A new technique could make it easier to create DNA origami that would be used to deliver drug therapies and other innovative applications, researchers have found.
Producing intricate structures on the nano-scale is considered a pretty important scientific technique. On the horizon, DNA origami may one day be used to hunt cancer cells or act as robot assembly lines for the design of new drugs, according to Arizona State University.
But the design process is also extremely complex.
DNA Origami is not a hobby
In a study published Wednesday in Nature, researchers presented a new fast and easy technique, which they’ve developed thanks to a centuries-old math problem: the Seven Bridges of Königsberg.
Scientists Björn Högberg of the Karolinska Institute, Sweden, and his colleagues, have created a new algorithm with help from computer scientists which turned DNA origami into a highly automated design process. Researchers claim that it’s now as easy as rendering a complex shape using normal 3-D printing software.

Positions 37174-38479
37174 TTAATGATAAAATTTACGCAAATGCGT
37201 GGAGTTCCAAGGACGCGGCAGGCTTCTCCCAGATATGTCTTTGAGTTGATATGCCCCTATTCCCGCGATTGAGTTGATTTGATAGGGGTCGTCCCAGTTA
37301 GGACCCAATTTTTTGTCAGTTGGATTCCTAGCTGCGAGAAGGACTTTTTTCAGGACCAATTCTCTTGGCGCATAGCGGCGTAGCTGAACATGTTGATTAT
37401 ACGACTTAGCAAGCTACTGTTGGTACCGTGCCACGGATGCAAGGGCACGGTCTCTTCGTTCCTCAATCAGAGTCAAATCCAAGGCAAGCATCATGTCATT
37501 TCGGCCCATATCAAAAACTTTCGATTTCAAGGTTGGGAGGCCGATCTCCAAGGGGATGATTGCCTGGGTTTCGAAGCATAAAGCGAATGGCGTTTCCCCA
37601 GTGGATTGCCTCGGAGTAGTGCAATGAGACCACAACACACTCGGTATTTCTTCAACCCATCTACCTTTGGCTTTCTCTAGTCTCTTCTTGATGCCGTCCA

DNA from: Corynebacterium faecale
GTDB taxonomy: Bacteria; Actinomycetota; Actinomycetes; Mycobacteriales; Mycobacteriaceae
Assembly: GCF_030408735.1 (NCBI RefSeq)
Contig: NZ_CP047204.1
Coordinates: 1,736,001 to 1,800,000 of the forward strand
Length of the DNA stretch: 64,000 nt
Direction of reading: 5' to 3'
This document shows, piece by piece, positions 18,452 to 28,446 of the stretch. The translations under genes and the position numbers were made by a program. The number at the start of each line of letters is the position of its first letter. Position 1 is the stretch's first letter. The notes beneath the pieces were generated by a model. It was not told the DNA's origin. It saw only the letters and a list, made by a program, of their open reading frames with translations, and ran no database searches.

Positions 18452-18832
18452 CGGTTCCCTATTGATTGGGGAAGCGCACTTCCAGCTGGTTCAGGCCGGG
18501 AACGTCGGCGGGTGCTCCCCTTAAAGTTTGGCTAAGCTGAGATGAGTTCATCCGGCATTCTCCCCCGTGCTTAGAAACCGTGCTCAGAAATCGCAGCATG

Nano-structures: Researchers let their creativity flow
To prove this, they’ve shaped DNA bunnies and other funky forms. The work arguably presented the most versatile and streamlined design method, researchers said.
“Advanced computing methods are likely to be a key enabler in the scaling of DNA nanotechnology from fundamental studies towards groundbreaking applications”, said Professor Pekka Orponen, who directed the team at the Aalto University Computer Science Department.
If creating 3D nano-structures has reportedly become as easy as making larger ones, printing them out is still a challenge and entry-barrier. For now, this group of scientists is publishing the code for the algorithm in the hopes of helping other labs produce these complex structures more quickly and efficiently, the Washington Post reported.
Other innovative design techniques
According to a recent report published by Arizona State University (ASU), “DNA, the molecular foundation of life” has other “new tricks up its sleeve”.
Hao Yan, a researcher at Arizona State University’s Biodesign Institute, in a new research, has unveiled a variety of innovative nano-forms displaying unprecedented design control.
According to ASU, refinements of the DNA origami technique have opened the door to a range of exciting applications, which could change how we treat diseases and deliver drugs in the future. The particular technique of DNA origami, promises to bring futuristic microelectronics and biomedical innovations to the market.
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